Gentian felt that a young people’s clinic run at a specific time might not be convenient for everyone. He believed that young people should be able to go to the surgery ‘whenever they’re available, not just when the GP says they can come’. Tagbo felt that, although having young people’s clinics might encourage more people to see the GP, teenagers ‘want to be like adults’ and might prefer to see the doctor when it fits in with their own schedule and without parents. Sarah also disliked the idea of young people’s clinics as they’d ‘partition off young people...you’re kind of diminishing them as a person’.
Telephone helplines

Paula thought it would be helpful to have a telephone service specifically for young people where they could phone in with their queries and concerns. Auberon would also have liked a telephone helpline for young people, as long as they could get through direct to a GP and not to an automated service giving information, while Lucy felt that an NHS non-emergency number specifically for mental health would be useful for people of all age groups. Nikki thought a young people’s helpline would be helpful if it was promoted enough and people knew it was available. She’d sometimes used the Samaritans helpline and thought it was important for young people to know what support was available. She felt that a helpline run by and for young people ‘would be a really good idea’ or a texting service where young people could ‘interact and support each other’.
Sophie had phoned the Samaritans too and liked that ‘there’s someone always there at the end of the phone’. Siobhan preferred texting to talking to someone from the Samaritans and would have liked them to have an email service. She also liked the idea of a young people’s helpline at the GP surgery and felt that someone working specifically with young people would be less likely to use medical jargon. The Samaritans do offer an email service, and details about it can be found on their website.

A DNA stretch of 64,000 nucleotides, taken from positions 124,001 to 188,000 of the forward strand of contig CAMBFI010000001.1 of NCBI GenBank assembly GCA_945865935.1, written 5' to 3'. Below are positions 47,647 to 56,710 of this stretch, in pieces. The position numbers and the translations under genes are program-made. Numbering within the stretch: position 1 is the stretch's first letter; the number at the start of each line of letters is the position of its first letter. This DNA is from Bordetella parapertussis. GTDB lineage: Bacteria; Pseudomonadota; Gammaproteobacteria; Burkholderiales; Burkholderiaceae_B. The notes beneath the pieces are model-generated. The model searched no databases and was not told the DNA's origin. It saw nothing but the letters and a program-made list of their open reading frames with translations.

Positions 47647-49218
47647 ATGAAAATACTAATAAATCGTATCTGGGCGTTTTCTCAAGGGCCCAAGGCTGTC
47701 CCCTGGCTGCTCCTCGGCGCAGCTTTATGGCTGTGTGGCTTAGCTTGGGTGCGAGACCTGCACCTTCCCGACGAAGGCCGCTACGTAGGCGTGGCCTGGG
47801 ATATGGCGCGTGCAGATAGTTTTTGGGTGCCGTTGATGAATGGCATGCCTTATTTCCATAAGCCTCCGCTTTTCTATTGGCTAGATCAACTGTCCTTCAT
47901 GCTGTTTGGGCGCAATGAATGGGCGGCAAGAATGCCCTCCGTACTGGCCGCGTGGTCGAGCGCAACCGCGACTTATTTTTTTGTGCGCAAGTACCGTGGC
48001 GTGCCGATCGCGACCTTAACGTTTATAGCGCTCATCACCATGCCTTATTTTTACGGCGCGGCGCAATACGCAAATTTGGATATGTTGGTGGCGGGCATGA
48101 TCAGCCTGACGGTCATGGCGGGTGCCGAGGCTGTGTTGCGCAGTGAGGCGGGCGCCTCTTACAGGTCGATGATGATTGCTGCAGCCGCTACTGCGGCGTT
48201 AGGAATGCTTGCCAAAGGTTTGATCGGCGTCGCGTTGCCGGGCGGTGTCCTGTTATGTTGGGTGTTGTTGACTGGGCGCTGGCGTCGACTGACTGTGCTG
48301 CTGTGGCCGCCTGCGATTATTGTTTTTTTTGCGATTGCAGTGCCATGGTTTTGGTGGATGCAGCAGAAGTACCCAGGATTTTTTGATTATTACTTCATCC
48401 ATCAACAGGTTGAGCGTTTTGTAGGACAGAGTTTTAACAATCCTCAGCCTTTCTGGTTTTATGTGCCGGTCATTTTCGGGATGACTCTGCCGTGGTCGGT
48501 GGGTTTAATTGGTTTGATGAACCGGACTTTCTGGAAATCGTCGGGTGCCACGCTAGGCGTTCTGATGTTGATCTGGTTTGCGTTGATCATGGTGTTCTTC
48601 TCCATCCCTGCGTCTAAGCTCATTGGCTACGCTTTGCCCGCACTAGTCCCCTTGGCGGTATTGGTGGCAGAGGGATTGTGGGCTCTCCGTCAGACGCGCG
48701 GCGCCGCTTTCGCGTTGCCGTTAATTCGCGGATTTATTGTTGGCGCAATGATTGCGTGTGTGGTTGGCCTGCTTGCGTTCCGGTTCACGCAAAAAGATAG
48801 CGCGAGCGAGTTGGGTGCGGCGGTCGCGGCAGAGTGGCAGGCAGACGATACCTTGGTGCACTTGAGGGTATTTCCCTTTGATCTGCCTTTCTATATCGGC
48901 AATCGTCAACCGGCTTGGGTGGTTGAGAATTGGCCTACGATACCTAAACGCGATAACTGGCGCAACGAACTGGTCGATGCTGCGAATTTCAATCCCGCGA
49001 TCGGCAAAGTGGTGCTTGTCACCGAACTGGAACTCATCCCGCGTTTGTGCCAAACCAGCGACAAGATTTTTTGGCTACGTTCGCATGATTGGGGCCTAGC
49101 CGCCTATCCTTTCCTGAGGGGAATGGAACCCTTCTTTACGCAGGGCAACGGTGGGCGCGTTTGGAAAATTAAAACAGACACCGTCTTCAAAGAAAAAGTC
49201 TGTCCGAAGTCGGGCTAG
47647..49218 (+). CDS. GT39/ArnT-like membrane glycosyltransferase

Susan said that it can take a long time for people to accept that they need help with a mental health issue. If young people could phone and talk to a professional with experience of working with young people and mental health problems, that would be helpful.
For Gentian the main advantage of a helpline would be to get health questions answered without needing to see the GP. He felt that phoning a GP was better than emailing because emails might not get answered, and that hearing a voice is better than ‘just reading’. If there was such a helpline, Aaron felt it should be answered by people ‘trained in dealing with young people rather than general’.

Online health services and live chat

Tagbo liked the idea of a helpline for young people, and felt that such a service online might be used more often by teenagers, especially if they could ask health questions anonymously. He felt that young people might ask about sex, drugs, and relationships, and other topics that were hard to talk to parents about. Rowan and Emma felt that a live chat helpline would be good:
Support from other young people

Some people, like Rowan, preferred not to see others of their own age at the doctor’s surgery, but thought that talking to other young people could be a good idea instead of going to the GP surgery with minor worries. But Hazzan felt that, ‘If people are talking amongst themselves, then I don’t think they'd get anywhere….I think they'd need a GP to step in at certain points to answer questions that young people may have.’
Auberon liked the idea of an online forum where young people could discuss their health problems or concerns with each other, and Susan felt that support from other young people for mental health would be helpful. She felt that ‘there’s still so much stigma’ around mental health but people are more likely to listen to those who’ve been through it because ‘it’s good to see it’s not just you’.